Back in October, Hattiesburg City Council members discussed the possibility of beautifying downtown with parklets, which are public seating platforms that convert curbside parking spaces into community spaces for pedestrians.
That concept was furthered on March 2 when the council voted to establish the city’s first parklets in front of two downtown restaurants: The Porter and Nellie’s Chicken & Daiquiris.
“People like eating outdoors, particularly in the time of COVID,” Mayor Toby Barker said. “The parklet concept has been around for several years, particularly in major downtowns, but it’s becoming more predominant, especially during COVID when we’re trying to get outside and get spread apart.
“It really does help our downtown businesses as they try to grow their business while also trying to keep people safe.”
Most parklets have a distinctive design that incorporates seating and greenery, accommodating unmet demand for public spaces in retail or commercial districts. As a public-private partnership between the city and each business, the cost of a parklet is determined by the design phase and the final constructed piece.
As there are still some measures to be sorted out – including ensuring that the parklets accommodate the Americans with Disabilities Act – work on the units is expected to begin in the next two or three months.
“Not only does the addition of outdoor dining opportunities contribute to the vibrancy of a community, but over the last year, additional outdoor dining has been a go-to solution for many restaurants working to keep patrons socially distanced,” said Andrew Ellard, director of the city’s Urban Development Department. “Because parklets are public spaces, they can also be enjoyed by pedestrians simply relaxing between stops at various other downtown shops.”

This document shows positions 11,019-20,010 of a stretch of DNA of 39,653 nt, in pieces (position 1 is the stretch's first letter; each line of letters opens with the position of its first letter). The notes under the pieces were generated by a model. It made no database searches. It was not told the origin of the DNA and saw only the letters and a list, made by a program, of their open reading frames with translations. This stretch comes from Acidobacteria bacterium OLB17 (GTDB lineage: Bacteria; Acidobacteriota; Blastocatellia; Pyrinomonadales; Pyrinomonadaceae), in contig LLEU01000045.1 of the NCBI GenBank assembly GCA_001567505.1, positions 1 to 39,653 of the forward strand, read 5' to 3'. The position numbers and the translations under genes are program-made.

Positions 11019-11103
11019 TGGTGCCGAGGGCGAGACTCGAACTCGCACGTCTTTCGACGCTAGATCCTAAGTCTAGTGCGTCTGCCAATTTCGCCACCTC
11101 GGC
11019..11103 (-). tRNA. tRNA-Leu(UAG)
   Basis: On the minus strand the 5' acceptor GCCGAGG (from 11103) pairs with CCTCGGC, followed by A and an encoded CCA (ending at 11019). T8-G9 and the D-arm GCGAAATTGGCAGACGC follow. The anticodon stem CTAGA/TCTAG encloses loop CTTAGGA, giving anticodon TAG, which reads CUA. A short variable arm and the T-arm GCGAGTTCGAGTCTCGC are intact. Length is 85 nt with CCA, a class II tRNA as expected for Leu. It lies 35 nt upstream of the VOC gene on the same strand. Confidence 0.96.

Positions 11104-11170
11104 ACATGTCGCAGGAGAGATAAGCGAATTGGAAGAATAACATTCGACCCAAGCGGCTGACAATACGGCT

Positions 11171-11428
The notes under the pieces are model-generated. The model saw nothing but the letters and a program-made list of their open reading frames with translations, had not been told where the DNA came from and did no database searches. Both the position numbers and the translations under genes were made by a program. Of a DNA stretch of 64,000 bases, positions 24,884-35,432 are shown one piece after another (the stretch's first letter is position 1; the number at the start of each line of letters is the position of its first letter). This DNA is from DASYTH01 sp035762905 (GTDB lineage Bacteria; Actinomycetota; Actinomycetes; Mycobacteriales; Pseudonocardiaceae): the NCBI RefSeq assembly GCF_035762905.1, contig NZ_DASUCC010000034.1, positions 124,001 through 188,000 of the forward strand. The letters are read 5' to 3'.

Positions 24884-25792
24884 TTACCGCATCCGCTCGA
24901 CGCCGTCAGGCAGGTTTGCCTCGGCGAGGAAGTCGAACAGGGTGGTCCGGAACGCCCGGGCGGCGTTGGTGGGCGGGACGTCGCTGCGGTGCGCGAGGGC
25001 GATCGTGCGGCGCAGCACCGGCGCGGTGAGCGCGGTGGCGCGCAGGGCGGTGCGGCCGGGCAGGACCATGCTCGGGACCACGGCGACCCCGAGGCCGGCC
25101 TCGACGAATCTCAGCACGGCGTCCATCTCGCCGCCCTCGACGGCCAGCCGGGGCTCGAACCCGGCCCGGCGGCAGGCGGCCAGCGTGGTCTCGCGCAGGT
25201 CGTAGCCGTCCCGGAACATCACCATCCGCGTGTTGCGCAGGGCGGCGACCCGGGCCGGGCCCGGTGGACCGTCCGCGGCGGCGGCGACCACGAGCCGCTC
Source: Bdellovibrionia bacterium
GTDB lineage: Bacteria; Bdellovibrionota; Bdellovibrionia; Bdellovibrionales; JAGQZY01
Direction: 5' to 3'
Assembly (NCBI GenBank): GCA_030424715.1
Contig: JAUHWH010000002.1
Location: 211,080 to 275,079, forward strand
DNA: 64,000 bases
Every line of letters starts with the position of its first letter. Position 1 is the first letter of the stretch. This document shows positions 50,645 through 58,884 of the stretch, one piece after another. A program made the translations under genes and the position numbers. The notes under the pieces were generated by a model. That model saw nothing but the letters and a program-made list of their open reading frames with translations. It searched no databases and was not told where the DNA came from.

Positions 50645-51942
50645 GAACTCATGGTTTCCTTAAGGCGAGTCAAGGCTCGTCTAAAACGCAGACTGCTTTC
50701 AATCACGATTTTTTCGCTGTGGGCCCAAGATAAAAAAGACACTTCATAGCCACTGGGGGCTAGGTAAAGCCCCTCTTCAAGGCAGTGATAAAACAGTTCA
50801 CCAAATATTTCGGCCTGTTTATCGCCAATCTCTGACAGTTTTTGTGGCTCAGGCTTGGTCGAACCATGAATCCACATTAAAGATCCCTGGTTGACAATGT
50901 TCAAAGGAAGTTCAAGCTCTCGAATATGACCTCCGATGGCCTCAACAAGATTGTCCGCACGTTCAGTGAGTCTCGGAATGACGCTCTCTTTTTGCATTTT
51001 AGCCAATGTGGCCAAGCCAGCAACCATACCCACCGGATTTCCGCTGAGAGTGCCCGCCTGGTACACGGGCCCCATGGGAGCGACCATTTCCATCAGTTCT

Parklets have been incorporated in other large cities, such as San Francisco, to great success. According to a Parklet Impact Study by the San Francisco Great Streets Project in 2011, “the presence (of parklets) has also been shown to increase foot traffic, and in some cases revenues, for adjacent businesses.”
“It’s kind of a widespread phenomenon – these parklet ideas, particularly in areas where you may have very rigid buildings and sidewalk structures, but you want to try and create more outdoor space for people to have their meal,” Barker said. “Jackson has some around the Capitol that are very popular, and … Mobile has them.
“Ultimately, they’ve been strong assets for communities, which is why you see them continuing to expand.”
Barker said more parklets may be possible in the future as businesses express their desire to incorporate them.
“I know that we have a real demand for outdoor seating right now,” he said. “You can look in the alley by the Saenger Theater near the Pocket Museum on a Saturday, and you can usually find 20 or 30 people there at one time.
“You look at places like The Porter, who have had to put tables on the limited sidewalk space that we have, which is why they want this parklet thing to work. You see the popularity of food trucks that are continuing to grow, and so the demand for outdoor seating – particularly in the spring and fall in our area – is there. We just have to be innovative in how we expand those spaces.”